Writes Suffolk Research honcho, George Simpson, "Lona, you quote Long Island Profiles saying the sale of houses is down from last year. I'd like to point out that the market on the East End of Long Island is quite different than the rest of Suffolk County."
Oh yes, George. What was the hook-make-an-impression phrase I would use with smart and high-end customers back in the 80s? Oh yes, "Prime East Hampton real estate is less sensitive to market vagaries."
Mr. Simpson continues, "The East End market is dominated by vacation/second home/'look how big mine is' sales. The five towns on the East End are about the size of the next town on the way to NYC or Brookhaven. The East End is small, but carries lots of interest, and high prices." And ends with what everyone in the industry wants to hear, "Real Estate is going fine on the East End. Not to say we all wouldn't like to see it get better."
George also sent his company's (Suffolk Research again) third quarter market figures. The data compares years 2003 through 2007 for that same period.
The report documents a healthy real estate market on the East End of Long Island and that the Median Price continues to increase, supporting his observation above which was sent earlier to our pages.
Mr. Simpson writes that the Median Price of single family residences for East End Real Estate increased 14 percent from $625,000 in 2006 Third Quarter to $717,000 for the Third Quarter of 2007 - (Median Price is the middle price when all houses sold are listed in order of price).
Of interest for comparison sake, particularly to investment buyers, the report provides the following information, as well: home prices have grown since 2003 when the median price of East End homes was $445,000 - a 61 percent increase in five years.
Dollar Sales of single family homes for the third quarter of 2007 in the East End market were up (by 22 percent) over the same period in 2006. The total number of single family homes sold dropped slightly in the third quarter of 2007 with 704 homes sold verses 729 in the third quarter of 2006 (four percent drop). Unit sales increased, however, for the towns of East Hampton, Southold, and Shelter Island.
We learn that the third quarter of 2007 Median Prices for Single Family Residential Houses have grown from the third quarter of 2006 in four of the five towns of the East End - (to $990,000 in Southampton - up 38 percent, $1,170,000 in East Hampton - up 32 percent; $475,000 in Riverhead; and to $525,000 in Southold - up ten percent. Prices dropped 5.5 percent to $860,000 in Shelter Island).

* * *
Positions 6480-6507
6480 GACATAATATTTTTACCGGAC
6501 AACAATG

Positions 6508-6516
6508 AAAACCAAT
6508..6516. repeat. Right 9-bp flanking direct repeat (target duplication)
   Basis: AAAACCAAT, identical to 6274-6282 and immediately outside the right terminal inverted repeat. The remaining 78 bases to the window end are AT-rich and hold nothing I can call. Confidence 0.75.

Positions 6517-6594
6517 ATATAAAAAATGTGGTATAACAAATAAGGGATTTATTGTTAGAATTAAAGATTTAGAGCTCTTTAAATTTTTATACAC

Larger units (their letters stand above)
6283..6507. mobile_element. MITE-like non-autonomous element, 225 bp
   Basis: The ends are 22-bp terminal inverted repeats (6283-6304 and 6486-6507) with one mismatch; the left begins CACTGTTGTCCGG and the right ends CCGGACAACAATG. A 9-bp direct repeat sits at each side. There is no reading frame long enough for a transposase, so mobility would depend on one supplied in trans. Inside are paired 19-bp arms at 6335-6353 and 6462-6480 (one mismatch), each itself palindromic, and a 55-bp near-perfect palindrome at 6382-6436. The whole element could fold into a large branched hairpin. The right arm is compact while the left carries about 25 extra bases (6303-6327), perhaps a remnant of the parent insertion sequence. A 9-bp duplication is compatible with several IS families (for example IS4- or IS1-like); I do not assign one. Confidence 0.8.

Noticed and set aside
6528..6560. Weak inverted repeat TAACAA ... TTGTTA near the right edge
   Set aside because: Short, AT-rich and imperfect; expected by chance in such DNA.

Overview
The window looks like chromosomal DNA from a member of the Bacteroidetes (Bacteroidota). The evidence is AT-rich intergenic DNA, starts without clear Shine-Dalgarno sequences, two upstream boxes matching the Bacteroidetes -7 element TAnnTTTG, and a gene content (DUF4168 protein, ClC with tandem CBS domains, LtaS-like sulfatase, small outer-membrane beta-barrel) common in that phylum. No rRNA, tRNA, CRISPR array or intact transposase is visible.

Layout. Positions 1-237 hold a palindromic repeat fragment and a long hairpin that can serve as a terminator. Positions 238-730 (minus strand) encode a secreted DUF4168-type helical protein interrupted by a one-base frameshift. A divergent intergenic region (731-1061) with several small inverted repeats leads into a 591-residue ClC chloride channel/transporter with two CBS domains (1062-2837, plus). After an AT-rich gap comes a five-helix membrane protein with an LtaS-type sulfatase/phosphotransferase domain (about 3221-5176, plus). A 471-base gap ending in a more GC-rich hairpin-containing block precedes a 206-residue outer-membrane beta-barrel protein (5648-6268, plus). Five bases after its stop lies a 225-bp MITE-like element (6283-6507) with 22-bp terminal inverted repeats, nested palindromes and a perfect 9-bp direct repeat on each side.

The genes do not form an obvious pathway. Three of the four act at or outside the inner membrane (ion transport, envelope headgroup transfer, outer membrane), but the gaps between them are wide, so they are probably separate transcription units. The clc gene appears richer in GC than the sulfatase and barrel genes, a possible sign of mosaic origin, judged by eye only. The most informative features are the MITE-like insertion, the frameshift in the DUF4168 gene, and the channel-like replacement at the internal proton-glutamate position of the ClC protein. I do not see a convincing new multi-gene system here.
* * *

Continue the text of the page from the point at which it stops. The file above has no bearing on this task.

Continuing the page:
Property listed with Prudential Douglas Elliman.
Here's some really good news about a successful sale accomplished by one of our local realtors, a former East Hampton High School star quarterback now with Town and Country Real Estate. Judi Desiderio writes that Rick Slater from that firm's East Hampton office has sold Gordon's Restaurant on Main Street, telling us that Gordon's has closed its doors.
"This Amagansett icon has been SOLD to Randy Lerner. George Polychronopoulos, who has owned the well-known establishment for 31 years, proudly attributes his grand success, not only to the fine food and exceptional service, but to the comfortable atmosphere where 'over 250 personal accounts ran, and patrons did not even need to sign, everyone always felt at home'."
Congratulations Rick Slater. Congratulations George, and good luck to Randy Lerner. You are following a very tough act.
Tom MacNiven, Managing Broker of Prudential Douglas Elliman wrote - we had inside information that Holly Grimes Rubenstein, a former East Hampton High School Homecoming Queen, and mother of three of our grandchildren, has joined their East Hampton office. It's not brand new for Ms. Rubenstein. Before she married our son Scott, she worked for a while in my real estate office. Moving on, and after heading Tennis Plus Day Camp at East Hampton Indoor Tennis
, bookkeeping for Scott and, being a model soccer Mom at the same time until the nest began to empty, Holly, we are sure will be able to put up with East End real estate.
Even though it is, after all, a very strange business.